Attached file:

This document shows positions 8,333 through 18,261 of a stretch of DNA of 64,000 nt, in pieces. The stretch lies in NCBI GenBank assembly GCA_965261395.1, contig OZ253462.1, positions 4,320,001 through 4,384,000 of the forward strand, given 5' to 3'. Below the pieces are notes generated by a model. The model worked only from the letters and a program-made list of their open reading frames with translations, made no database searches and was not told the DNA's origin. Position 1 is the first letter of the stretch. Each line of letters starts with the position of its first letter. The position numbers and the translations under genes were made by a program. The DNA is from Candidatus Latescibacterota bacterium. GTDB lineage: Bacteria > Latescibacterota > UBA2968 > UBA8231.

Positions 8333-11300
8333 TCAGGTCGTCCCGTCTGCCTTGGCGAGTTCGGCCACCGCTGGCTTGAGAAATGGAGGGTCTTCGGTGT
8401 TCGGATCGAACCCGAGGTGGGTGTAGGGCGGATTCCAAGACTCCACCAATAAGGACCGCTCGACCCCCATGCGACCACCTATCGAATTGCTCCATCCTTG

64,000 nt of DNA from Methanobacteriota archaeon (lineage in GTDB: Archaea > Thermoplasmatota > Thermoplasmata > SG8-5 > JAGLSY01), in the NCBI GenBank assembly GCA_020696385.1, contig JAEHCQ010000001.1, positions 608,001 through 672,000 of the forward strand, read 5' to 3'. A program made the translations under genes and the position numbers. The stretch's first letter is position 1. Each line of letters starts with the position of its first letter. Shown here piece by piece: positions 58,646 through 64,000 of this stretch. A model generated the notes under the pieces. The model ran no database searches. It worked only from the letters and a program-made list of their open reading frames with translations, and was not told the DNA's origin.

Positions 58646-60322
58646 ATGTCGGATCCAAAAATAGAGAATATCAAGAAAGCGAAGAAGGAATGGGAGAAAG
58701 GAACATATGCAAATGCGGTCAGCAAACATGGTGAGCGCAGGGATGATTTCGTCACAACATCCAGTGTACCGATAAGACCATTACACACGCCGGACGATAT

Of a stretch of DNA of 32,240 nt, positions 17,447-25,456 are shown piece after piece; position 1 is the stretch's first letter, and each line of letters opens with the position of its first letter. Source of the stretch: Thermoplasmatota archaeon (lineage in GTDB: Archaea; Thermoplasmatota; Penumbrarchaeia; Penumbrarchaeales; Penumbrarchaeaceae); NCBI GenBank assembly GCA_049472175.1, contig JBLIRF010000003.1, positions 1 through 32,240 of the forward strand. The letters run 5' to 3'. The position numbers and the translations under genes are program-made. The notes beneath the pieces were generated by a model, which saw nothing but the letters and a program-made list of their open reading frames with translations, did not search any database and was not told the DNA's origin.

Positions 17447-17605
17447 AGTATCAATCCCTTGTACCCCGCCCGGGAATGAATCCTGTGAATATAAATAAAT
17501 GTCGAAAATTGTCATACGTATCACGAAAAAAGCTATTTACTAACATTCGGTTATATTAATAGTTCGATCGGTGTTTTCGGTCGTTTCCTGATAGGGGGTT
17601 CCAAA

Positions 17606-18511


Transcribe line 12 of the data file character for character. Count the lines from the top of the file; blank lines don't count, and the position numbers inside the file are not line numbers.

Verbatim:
17501 GTCGAAAATTGTCATACGTATCACGAAAAAAGCTATTTACTAACATTCGGTTATATTAATAGTTCGATCGGTGTTTTCGGTCGTTTCCTGATAGGGGGTT